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# APRI Calculator

AST to Platelet Ratio Index - How to calculate APRI score?APRI score - interpretationThe APRI calculatorCalculating APRI score - a practical example

The APRI calculator computes the AST to Platelet Ratio Index (APRI), which we use to predict fibrosis and cirrhosis. Calculating a patient's APRI score allows clinicians to easily predict hepatic fibrosis without performing a more invasive medical tests, e.g., biopsy.

Are you interested in other calculators that can help assess whether or not a patient has liver disease? Check out the MELD calculator (Model for End-Stage Liver Disease) and the Child Pugh calculator.

We try our best to make our Omni Calculators as precise and reliable as possible. However, this tool can never replace a professional doctor's assessment.

## AST to Platelet Ratio Index - How to calculate APRI score?

The aspartate aminotransferase (AST) to platelet ratio index is an easy, non-invasive alternative to liver biopsy for identifying hepatic fibrosis. Currently, a biopsy is the most common method for diagnosing liver ﬁbrosis. However, this procedure is associated with patient discomfort and, in some cases, complications.

Therefore, researchers developed APRI, an indirect biochemical marker of hepatic ﬁbrosis. We calculate it using routine laboratory parameters, which reflect alterations in hepatic function. It was initially validated in patients with chronic hepatitis C (CHC), but can also be used to identify other common ﬁbrotic liver diseases.

The formula used to calculate APRI is:

APRI = [(AST level / AST upper limit) / Platelet count] × 100

where,

AST level - the aspartate aminotransferase level of the patient, expressed in IU/L (international units per litre);

AST upper limit - a value used to make the calculations more specific. Most experts recommend using the value of 40, expressed in IU/L; and

Platelet count - the patient's platelet count, expressed in 10⁹/L.

## APRI score - interpretation

We can interpret the APRI score as follows:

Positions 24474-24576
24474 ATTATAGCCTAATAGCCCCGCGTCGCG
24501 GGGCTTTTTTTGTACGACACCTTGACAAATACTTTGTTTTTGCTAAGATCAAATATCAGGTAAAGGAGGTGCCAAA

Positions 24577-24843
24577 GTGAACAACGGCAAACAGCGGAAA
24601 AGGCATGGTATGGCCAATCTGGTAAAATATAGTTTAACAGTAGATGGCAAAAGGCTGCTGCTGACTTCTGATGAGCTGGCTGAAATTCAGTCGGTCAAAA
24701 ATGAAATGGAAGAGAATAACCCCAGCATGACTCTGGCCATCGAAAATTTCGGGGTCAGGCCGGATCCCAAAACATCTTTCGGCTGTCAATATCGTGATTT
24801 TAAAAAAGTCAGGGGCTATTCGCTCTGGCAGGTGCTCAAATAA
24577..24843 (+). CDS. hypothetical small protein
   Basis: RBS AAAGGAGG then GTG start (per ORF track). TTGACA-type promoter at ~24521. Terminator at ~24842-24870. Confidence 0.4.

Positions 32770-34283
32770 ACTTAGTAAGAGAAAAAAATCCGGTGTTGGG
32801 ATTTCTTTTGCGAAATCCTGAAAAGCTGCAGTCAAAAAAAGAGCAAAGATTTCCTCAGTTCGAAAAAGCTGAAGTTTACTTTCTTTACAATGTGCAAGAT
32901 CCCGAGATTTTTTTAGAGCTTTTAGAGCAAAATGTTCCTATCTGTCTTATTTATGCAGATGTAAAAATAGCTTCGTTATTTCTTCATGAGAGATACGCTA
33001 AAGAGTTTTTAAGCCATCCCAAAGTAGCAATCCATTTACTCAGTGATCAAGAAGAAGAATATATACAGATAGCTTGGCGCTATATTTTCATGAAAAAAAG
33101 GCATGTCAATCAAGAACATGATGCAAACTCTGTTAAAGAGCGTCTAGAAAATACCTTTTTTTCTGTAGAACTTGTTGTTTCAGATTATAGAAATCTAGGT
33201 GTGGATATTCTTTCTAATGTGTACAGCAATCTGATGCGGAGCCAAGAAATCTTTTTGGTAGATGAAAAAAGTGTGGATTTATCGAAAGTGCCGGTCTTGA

• Significant fibrosis: APRI threshold of 0.7 (77% sensitive and 72% specific);

• Severe fibrosis: APRI threshold of 1.0 (61% sensitive and 64% specific); and

• Cirrhosis: APRI threshold of 1.0 (76% sensitive and 72% specific).

The percentages above are the correlation coefficients:

*Sensitivity - ability to correctly identify those with the disease (true positive rate).

*Specificity - ability to correctly identify those without the disease (true negative rate).

The results are based on the study .

The interpretation is based on another systematic review, :

• a low APRI score (less than 0.5) is associated with a greater negative predictive value (and the ability to rule out cirrhosis); and

• a high APRI score (greater than 1.5) is associated with a greater positive predictive value (and the ability to rule in cirrhosis).

## The APRI calculator

To find out the patient's APRI score, you need to enter only two values:

1. AST level - the aspartate aminotransferase level of the patient (expressed in IU/L, i.e., international units per litre).

2. Platelet count - the patient's platelet count (expressed in 10⁹/L).

The third value, AST upper limit, is optional. It is, by default, 40 IU/L, but you can change if you need.

## Calculating APRI score - a practical example

Let's calculate the APRI score of a patient with the following laboratory tests:

• AST level - 110 IU/L;
• AST upper limit - 40 IU/L; and
• platelet count - 110 × 10⁹/L.

APRI = [(AST level / AST upper limit) / Platelet count] × 100

APRI = [(110 / 40) / 110] × 100

APRI = [2.75 / 110] × 100

APRI = 0.025 × 100

APRI = 2.5

This patient likely has severe fibrosis or cirrhosis.

APRI score interpretation:

• Significant fibrosis: APRI threshold of 0.7 (77% sensitive and 72% specific);
• Severe fibrosis: APRI threshold of 1.0 (61% sensitive and 64% specific); and
• Cirrhosis: APRI threshold of 1.0 (76% sensitive and 72% specific).

The APRI score has no universal cut-off values, as it is not sufficiently sensitive to rule out significant diseases (especially with midrange values).
The lower the APRI score (<0.5), the greater the negative predictive value and ability to rule out cirrhosis.
The higher the value (>1.5), the greater the positive predictive value and ability to rule in cirrhosis.